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Some movie fans, and even other crew members, might assume that all those promotional images that appear in publications are captured by the lens of the camera shooting the movie. Not true. Those pictures are snapped on set by still photography pros who are members of the Intl. Cinematographers Guild Local 600, also known as ICG Publicists.

One of them is Lacey Terrell whose latest credit is still photographer on the upcoming Tom Hanks film “A Beautiful Day in the Neighborhood,” directed by Marielle Heller (“Can You Ever Forgive Me?”).

“It’s a funky dance we have to do because we’re right at the heart of everything, next to the movie camera and the actors,” says Terrell of her job. “But we are paid to be invisible.”

While these pros have the authority to request that an actor recreate a specific moment, most of the time they’re snapping away while the DP is shooting.

Frank Masi, above left, longtime photographer on the films of Bruce Willis and Dwayne Johnson, above right, considers it the best compliment of all when actors they don’t notice him since remaining out of the eye-line is part of the job.

And, though conditions seem ideal for taking photographs with a professional lighting set-up, it isn’t that simple. “The cinematographer and gaffer are going to light the scene for the A-camera,” Masi says. “And, what looks great lit coming from the A-camera, two feet over does not necessarily look great, because there may be a flare or a shadow now on the actor’s face, and that’s a tremendous challenge.”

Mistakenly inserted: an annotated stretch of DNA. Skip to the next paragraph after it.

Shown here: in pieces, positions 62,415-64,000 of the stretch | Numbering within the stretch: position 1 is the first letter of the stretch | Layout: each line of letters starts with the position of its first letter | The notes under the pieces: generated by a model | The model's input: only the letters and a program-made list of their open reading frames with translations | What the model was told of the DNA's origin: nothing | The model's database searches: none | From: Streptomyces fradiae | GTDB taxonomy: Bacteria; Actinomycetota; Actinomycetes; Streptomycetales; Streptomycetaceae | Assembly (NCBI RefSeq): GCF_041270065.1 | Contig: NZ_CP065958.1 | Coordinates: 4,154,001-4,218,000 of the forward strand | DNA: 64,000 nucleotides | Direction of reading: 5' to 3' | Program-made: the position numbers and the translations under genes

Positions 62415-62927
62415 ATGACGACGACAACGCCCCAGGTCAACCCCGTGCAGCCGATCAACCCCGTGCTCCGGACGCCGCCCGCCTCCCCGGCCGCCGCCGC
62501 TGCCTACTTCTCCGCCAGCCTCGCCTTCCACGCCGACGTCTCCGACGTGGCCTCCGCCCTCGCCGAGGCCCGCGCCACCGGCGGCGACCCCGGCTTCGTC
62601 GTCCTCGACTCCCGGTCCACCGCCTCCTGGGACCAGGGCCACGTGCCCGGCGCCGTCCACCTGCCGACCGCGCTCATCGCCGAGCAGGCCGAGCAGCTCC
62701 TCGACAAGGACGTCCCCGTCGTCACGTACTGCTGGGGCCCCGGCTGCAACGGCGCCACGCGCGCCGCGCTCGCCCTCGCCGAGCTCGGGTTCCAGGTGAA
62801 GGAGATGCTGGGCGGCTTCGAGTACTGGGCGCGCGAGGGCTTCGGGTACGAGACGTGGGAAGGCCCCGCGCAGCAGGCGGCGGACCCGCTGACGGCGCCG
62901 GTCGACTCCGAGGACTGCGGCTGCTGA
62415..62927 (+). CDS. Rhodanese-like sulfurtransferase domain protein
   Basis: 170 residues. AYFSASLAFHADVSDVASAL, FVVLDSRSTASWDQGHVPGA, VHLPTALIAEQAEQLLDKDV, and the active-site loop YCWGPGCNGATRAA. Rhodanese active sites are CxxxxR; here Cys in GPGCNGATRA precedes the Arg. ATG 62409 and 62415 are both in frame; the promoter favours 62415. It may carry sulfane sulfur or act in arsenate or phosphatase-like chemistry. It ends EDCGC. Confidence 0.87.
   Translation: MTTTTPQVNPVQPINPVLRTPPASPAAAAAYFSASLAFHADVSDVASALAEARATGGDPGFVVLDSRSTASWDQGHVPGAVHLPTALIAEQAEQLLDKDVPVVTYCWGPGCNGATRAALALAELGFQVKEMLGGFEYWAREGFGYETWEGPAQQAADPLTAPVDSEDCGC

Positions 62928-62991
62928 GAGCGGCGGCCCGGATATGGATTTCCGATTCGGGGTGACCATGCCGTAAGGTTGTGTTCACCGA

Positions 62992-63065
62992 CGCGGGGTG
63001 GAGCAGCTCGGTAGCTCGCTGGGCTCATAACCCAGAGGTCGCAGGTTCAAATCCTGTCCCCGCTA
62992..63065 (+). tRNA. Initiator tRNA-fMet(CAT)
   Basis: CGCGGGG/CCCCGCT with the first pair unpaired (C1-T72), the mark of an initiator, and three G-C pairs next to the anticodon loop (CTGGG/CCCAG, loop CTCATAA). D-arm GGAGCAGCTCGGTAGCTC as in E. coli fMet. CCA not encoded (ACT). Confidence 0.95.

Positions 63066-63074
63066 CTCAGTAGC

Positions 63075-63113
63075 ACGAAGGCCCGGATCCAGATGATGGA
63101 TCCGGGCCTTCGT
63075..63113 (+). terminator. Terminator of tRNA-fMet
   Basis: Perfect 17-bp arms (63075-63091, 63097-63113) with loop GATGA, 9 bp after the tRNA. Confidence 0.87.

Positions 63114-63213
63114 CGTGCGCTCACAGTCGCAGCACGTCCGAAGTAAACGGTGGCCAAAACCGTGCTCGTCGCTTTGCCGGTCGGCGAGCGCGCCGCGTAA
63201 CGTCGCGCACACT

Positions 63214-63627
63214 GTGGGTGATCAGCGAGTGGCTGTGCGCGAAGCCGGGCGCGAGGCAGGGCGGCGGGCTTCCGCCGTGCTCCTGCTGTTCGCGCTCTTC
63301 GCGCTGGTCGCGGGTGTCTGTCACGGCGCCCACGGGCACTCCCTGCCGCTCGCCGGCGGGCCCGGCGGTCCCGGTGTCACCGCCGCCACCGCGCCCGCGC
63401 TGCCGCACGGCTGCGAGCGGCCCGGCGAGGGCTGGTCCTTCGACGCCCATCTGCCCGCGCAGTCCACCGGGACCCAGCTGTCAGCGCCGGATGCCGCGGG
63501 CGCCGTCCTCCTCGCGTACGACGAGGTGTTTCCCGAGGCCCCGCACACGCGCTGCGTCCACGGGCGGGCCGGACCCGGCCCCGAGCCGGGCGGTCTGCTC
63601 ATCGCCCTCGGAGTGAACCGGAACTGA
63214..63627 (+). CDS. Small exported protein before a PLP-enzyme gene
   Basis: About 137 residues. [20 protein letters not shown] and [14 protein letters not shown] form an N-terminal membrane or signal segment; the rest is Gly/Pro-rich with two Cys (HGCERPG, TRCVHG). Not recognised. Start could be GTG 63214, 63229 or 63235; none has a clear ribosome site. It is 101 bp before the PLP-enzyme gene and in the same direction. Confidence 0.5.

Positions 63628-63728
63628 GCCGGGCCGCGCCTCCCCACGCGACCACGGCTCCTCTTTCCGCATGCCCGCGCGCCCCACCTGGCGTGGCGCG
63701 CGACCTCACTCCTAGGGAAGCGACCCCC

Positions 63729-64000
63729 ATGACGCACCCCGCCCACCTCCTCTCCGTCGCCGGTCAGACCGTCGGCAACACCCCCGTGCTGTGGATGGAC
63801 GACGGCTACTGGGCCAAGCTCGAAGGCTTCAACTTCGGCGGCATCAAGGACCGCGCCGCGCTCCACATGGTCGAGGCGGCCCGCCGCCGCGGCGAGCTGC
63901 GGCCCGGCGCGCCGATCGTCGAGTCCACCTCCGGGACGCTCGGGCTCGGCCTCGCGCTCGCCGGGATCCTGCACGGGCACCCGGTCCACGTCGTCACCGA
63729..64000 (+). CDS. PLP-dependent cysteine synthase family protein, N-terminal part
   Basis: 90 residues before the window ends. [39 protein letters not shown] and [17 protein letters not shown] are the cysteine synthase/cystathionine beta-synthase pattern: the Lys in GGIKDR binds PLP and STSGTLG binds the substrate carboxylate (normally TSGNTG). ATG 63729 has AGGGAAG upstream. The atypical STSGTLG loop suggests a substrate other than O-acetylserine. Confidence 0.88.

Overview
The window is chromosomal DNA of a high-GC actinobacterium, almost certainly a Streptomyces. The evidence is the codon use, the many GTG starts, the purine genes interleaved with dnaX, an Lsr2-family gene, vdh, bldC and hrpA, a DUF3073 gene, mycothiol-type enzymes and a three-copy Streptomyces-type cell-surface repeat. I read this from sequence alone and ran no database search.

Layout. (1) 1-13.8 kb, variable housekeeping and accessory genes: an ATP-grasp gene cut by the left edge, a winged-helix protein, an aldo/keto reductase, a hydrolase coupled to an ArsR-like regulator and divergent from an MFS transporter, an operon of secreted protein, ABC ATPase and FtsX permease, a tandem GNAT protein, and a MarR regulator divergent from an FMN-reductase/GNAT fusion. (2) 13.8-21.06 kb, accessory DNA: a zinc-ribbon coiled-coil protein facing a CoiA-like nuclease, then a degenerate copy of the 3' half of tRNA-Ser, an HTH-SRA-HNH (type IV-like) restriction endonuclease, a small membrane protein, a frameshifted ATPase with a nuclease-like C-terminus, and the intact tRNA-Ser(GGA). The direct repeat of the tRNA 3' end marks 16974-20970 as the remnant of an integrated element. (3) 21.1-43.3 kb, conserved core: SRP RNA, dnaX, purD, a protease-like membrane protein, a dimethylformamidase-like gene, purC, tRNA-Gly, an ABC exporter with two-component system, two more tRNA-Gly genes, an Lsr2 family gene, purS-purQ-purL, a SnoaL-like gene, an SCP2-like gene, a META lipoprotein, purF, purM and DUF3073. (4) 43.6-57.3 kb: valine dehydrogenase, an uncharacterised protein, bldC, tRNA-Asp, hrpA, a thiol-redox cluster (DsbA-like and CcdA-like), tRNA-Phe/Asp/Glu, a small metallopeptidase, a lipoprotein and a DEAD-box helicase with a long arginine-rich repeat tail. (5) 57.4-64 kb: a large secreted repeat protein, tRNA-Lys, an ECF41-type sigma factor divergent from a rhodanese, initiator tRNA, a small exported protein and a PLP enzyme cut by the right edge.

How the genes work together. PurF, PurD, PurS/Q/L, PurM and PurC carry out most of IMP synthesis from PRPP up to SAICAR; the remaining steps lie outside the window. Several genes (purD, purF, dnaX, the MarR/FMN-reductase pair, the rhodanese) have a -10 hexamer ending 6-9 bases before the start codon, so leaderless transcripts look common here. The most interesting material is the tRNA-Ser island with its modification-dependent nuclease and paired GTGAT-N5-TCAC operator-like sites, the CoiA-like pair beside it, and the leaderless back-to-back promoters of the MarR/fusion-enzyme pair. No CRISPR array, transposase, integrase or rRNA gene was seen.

But time on the set is fleeting, and capturing a gun flare, emotive expression on an actor’s face or a behind-the-scenes moment means the still photographer must be attentive and aware at every minute.

Part of the job’s balance is in creating art while documenting a specific process, since the photos must reflect what the motion picture camera is shooting. “You don’t want to capture images where you’re shooting at an angle that’s not complimentary to what the film looks like,” Masi says.

And while they may be documenting, still photographers often work with such skill and creativity that their work becomes art in and of itself.

Though the job has been around for as long as motion pictures, the switch to digital from film has presented its own benefits and drawbacks. Technology these days allows photographers to check their images immediately. The drawback: they now they also put in hours of additional work, at times uncompensated, while they sort, organize and upload files.

However, Masi believes the technology favors them. “One of the things you have to do is work really fast and whether that is in the scene composing the shot, getting the shot, finding a way to get in there so you can get that shot — digital allows us to know we got it.” (With film, it could sometimes take weeks to get images from the processing lab.)

“I’m always there, involved and watching how the cameras, operators, dolly grips, and boom operators are moving, while also reading the set and temperament of the actors,” Terrell says. “Much of our job is people skills, while waiting to capture the moment that illustrates our story in one frame.”